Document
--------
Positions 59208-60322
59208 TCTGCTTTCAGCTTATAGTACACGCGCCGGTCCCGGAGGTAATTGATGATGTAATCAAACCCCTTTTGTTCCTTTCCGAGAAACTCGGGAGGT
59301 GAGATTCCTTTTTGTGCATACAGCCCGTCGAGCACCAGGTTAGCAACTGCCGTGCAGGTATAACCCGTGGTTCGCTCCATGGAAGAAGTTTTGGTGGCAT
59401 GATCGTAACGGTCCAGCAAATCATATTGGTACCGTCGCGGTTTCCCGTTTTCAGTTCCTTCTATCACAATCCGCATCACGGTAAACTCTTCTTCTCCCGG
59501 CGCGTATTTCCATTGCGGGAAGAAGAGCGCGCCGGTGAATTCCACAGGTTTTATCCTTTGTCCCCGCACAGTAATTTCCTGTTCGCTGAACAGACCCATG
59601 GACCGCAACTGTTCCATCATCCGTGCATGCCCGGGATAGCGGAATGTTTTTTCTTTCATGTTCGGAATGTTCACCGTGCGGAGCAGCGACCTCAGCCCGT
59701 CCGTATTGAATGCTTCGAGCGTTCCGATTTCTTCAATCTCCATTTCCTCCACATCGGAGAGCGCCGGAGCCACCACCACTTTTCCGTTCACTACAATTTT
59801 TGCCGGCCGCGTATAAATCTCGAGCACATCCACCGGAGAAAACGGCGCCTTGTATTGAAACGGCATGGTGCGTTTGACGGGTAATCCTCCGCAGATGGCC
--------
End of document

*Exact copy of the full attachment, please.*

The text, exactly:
Positions 59208-60322
59208 TCTGCTTTCAGCTTATAGTACACGCGCCGGTCCCGGAGGTAATTGATGATGTAATCAAACCCCTTTTGTTCCTTTCCGAGAAACTCGGGAGGT
59301 GAGATTCCTTTTTGTGCATACAGCCCGTCGAGCACCAGGTTAGCAACTGCCGTGCAGGTATAACCCGTGGTTCGCTCCATGGAAGAAGTTTTGGTGGCAT
59401 GATCGTAACGGTCCAGCAAATCATATTGGTACCGTCGCGGTTTCCCGTTTTCAGTTCCTTCTATCACAATCCGCATCACGGTAAACTCTTCTTCTCCCGG
59501 CGCGTATTTCCATTGCGGGAAGAAGAGCGCGCCGGTGAATTCCACAGGTTTTATCCTTTGTCCCCGCACAGTAATTTCCTGTTCGCTGAACAGACCCATG
59601 GACCGCAACTGTTCCATCATCCGTGCATGCCCGGGATAGCGGAATGTTTTTTCTTTCATGTTCGGAATGTTCACCGTGCGGAGCAGCGACCTCAGCCCGT
59701 CCGTATTGAATGCTTCGAGCGTTCCGATTTCTTCAATCTCCATTTCCTCCACATCGGAGAGCGCCGGAGCCACCACCACTTTTCCGTTCACTACAATTTT
59801 TGCCGGCCGCGTATAAATCTCGAGCACATCCACCGGAGAAAACGGCGCCTTGTATTGAAACGGCATGGTGCGTTTGACGGGTAATCCTCCGCAGATGGCC